- February wholesale power prices in New England were 2.4% higher this year compared to last, averaging $28.05/MWh, in response to higher natural gas prices according to new analysis from the region's grid operator.
- According to ISO-New England, natural gas prices were up 6.7%, but lower power demand helped keep power prices from rising more.
- Total energy consumption in New England declined by 7.1% in February, compared to energy usage during the previous February—but a leap year makes that comparison not quite perfect, the grid operator noted.
February last year had 29 days, helping to skew the year-over-year comparisons of energy demand. But with almost half of New England generation coming from gas-fired plants, the prices tend to move in tandem.
The grid operator said natural gas prices averaged $3.72MMBtu in February, a steep drop from $5.11MMBtu in January. But consumers got a boost from lower demand as well.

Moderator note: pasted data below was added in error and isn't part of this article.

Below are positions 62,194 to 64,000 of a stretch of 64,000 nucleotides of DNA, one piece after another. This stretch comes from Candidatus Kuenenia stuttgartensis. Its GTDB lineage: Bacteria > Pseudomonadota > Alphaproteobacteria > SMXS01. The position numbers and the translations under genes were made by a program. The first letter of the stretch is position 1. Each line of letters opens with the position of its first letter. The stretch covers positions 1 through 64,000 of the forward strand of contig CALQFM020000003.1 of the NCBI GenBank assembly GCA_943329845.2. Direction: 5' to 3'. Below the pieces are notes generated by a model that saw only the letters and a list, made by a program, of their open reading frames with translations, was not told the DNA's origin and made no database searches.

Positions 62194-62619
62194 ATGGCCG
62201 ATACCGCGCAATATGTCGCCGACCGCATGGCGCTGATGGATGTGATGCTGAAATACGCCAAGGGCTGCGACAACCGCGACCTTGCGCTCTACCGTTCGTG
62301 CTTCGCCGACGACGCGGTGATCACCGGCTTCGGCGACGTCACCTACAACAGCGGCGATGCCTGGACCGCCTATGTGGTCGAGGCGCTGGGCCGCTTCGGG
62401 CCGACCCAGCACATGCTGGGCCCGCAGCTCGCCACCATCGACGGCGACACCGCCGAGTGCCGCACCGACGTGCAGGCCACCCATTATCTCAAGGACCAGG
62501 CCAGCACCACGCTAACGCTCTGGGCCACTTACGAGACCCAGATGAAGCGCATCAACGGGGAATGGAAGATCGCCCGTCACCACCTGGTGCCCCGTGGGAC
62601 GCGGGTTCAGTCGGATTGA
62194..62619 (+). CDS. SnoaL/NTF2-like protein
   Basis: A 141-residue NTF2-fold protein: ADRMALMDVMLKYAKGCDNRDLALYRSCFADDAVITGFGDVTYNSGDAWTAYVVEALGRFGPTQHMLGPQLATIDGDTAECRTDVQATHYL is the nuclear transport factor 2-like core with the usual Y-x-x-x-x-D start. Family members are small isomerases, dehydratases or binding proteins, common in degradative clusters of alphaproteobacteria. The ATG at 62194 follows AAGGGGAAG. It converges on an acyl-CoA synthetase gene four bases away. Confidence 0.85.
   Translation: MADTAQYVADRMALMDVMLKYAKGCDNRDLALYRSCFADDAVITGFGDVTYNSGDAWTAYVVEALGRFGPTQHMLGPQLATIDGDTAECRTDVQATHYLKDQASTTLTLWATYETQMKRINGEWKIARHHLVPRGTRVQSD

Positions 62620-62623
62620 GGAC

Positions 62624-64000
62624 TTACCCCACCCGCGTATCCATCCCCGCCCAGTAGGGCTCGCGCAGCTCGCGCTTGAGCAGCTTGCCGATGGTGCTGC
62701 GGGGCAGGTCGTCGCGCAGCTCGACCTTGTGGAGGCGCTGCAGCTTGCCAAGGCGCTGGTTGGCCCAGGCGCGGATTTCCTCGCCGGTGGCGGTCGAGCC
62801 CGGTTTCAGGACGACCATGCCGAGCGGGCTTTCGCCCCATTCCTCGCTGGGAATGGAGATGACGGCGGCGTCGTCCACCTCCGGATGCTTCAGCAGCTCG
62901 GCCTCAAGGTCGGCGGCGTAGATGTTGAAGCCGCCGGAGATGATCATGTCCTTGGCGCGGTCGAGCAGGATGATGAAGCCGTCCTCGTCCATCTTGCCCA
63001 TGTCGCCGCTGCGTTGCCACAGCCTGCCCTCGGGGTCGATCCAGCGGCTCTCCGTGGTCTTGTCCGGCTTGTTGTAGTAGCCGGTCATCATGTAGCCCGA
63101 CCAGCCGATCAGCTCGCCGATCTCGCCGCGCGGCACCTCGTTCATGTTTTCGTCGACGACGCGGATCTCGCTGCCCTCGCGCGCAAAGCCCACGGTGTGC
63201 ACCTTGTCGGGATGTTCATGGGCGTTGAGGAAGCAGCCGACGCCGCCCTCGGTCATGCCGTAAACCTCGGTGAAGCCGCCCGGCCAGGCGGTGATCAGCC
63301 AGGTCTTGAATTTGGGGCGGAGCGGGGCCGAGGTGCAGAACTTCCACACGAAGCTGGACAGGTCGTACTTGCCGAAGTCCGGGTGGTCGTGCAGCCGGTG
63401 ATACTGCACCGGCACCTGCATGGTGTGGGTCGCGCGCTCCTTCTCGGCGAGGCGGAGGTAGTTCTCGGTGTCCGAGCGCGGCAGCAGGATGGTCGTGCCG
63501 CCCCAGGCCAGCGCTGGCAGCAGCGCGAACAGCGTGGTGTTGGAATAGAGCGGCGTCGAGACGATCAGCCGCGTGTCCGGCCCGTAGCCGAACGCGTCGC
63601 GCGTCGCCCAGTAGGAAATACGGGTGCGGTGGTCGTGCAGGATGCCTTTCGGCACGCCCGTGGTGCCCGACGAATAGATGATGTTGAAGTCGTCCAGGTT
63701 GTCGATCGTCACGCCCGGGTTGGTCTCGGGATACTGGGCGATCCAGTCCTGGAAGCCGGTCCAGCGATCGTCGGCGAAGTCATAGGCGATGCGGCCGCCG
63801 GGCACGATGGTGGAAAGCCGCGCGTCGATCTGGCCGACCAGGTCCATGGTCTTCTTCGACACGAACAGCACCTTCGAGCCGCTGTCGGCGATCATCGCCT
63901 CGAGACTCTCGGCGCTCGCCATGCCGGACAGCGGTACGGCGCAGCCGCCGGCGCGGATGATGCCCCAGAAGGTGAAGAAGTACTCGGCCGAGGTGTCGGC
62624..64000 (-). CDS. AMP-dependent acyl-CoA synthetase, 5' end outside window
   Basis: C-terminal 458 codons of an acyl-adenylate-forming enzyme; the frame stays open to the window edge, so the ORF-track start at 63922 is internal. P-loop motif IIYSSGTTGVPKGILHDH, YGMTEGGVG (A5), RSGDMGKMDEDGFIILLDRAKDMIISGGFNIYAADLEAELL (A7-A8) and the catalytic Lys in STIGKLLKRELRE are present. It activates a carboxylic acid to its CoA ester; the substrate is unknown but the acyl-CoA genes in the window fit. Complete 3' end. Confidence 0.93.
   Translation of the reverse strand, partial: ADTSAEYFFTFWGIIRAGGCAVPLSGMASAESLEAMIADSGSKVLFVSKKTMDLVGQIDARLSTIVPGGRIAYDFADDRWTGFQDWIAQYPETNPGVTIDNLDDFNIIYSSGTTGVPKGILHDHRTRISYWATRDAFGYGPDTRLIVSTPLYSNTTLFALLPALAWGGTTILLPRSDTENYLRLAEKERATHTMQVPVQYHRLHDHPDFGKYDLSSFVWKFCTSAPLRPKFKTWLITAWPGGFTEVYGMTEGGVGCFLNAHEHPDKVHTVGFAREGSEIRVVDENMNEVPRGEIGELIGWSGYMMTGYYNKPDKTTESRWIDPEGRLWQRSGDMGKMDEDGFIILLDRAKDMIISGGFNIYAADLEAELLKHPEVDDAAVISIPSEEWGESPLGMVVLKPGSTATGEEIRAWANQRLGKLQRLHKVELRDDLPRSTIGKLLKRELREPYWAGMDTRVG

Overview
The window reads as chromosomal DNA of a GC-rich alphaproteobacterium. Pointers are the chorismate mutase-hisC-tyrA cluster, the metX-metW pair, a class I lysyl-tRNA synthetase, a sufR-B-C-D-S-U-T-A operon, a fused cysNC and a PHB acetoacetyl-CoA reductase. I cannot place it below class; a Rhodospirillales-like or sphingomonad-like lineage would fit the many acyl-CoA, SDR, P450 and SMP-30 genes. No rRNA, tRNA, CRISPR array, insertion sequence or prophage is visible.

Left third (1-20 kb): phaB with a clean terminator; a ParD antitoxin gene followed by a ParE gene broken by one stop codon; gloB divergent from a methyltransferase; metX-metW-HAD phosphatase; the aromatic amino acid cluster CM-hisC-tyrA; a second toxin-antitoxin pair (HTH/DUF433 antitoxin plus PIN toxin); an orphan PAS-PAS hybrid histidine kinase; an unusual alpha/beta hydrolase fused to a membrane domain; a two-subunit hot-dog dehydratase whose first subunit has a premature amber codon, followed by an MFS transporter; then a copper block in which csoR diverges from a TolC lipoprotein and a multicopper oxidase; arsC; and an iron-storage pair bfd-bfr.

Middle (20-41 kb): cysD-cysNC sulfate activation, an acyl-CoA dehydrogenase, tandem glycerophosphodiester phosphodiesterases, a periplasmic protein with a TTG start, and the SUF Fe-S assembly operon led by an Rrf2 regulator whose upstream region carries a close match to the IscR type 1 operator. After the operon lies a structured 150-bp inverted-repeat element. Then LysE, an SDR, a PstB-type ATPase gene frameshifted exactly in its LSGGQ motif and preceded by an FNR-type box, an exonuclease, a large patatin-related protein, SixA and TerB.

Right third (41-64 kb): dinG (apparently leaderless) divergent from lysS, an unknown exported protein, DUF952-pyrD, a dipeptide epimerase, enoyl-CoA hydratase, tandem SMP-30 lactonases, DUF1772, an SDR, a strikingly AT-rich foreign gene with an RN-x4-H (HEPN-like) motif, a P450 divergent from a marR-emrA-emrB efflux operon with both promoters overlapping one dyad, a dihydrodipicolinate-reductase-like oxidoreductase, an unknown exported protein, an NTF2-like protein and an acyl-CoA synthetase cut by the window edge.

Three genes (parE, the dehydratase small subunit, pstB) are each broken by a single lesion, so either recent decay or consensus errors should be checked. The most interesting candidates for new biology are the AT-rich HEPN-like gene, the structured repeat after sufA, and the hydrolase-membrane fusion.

New England energy usage this February dropped 7.1% to 9,404 GWh, from the 10,126 GWh used in February 2016. Warmer weather was partly behind the decline.
Because the region is so dependent on natural gas, and pipeline development has slowed, small fuel fluctuations have significant impacts. Gas and power prices during last month's winter storm sent gas at the Algonquin Citygate to $8/MMBtu, and power prices above $60 MWh in the day ahead markets.
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The all-time peak demand in New England was 28,130 MW, recorded during an August 2006 heat wave, while the all-time high winter peak was 22,818 MW (a cold snap in January 2004, when temperatures dipped below zero). Peak demand this February was 18,130 MW, more than 7% below January peak demand.